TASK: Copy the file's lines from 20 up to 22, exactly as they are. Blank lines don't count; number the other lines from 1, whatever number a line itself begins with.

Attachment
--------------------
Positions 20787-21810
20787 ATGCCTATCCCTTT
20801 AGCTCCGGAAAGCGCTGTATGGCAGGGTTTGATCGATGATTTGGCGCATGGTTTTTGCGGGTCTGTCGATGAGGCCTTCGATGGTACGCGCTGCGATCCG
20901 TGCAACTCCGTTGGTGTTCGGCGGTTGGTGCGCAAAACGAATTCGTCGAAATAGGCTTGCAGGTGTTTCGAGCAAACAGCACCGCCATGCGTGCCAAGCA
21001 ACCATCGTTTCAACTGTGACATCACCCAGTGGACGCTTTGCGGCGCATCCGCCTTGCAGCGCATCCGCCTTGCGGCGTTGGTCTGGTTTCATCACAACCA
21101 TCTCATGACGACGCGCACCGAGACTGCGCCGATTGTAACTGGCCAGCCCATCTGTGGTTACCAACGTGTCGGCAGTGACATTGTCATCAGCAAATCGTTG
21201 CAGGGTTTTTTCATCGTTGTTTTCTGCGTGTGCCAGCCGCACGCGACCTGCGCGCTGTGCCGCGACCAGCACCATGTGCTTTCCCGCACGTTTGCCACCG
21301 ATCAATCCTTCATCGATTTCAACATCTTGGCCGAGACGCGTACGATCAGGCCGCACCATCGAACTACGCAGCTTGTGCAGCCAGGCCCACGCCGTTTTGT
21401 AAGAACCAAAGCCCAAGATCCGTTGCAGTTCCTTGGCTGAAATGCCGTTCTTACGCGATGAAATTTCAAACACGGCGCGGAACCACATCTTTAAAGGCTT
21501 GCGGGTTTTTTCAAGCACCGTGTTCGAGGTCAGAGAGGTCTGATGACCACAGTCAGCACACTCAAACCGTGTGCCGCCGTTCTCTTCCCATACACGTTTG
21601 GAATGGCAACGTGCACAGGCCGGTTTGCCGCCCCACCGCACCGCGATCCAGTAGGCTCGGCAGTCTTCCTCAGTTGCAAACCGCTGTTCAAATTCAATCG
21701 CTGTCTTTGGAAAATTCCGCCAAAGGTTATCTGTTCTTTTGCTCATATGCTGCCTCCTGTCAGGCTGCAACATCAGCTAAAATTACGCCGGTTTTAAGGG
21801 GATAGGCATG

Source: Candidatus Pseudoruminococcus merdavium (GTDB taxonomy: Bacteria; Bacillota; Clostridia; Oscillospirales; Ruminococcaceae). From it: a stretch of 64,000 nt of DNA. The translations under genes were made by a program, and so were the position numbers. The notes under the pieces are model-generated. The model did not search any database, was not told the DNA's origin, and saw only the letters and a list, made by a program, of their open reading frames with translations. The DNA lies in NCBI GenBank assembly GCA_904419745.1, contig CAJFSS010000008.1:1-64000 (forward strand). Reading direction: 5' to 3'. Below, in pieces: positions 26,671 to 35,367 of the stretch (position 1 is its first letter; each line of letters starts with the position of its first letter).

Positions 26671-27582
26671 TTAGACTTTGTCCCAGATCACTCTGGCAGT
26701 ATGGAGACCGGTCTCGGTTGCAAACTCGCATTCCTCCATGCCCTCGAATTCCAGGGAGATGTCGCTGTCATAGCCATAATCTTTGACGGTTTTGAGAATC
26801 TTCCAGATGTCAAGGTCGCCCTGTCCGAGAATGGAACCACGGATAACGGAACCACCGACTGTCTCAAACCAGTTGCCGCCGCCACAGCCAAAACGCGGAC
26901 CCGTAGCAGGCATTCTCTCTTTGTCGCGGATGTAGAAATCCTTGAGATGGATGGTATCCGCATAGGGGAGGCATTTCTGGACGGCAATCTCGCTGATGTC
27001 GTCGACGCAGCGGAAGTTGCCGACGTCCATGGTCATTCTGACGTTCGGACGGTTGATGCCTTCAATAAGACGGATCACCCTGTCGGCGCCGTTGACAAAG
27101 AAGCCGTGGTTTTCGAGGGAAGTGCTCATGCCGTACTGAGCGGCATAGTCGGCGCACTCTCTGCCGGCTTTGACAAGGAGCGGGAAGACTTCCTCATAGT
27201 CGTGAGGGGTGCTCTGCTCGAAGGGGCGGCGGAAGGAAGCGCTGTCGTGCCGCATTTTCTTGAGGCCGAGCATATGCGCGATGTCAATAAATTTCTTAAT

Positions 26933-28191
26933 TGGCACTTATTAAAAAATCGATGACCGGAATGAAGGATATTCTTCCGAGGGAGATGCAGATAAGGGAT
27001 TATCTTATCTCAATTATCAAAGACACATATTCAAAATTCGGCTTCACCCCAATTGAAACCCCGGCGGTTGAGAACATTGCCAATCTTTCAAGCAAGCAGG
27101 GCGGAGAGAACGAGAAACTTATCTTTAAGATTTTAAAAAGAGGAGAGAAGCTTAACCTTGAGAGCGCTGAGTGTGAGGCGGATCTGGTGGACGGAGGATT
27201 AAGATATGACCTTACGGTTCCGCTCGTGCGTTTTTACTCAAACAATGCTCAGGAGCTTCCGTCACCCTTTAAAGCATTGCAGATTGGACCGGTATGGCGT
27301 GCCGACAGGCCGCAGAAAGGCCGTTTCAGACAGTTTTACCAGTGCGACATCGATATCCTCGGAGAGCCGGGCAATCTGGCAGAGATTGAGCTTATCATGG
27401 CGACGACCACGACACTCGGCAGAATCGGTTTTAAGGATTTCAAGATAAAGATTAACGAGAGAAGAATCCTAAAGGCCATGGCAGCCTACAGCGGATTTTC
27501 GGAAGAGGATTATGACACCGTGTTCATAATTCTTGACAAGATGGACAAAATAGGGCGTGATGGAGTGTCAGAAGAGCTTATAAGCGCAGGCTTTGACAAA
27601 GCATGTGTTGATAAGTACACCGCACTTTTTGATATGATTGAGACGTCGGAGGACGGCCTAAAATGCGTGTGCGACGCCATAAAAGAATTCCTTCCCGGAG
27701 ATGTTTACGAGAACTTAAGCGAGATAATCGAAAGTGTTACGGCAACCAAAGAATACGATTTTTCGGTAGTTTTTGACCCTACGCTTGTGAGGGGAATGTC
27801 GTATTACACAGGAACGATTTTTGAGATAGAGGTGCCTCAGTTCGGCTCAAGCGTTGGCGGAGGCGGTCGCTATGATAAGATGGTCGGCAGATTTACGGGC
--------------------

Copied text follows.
27001 GTCGACGCAGCGGAAGTTGCCGACGTCCATGGTCATTCTGACGTTCGGACGGTTGATGCCTTCAATAAGACGGATCACCCTGTCGGCGCCGTTGACAAAG
27101 AAGCCGTGGTTTTCGAGGGAAGTGCTCATGCCGTACTGAGCGGCATAGTCGGCGCACTCTCTGCCGGCTTTGACAAGGAGCGGGAAGACTTCCTCATAGT
27201 CGTGAGGGGTGCTCTGCTCGAAGGGGCGGCGGAAGGAAGCGCTGTCGTGCCGCATTTTCTTGAGGCCGAGCATATGCGCGATGTCAATAAATTTCTTAAT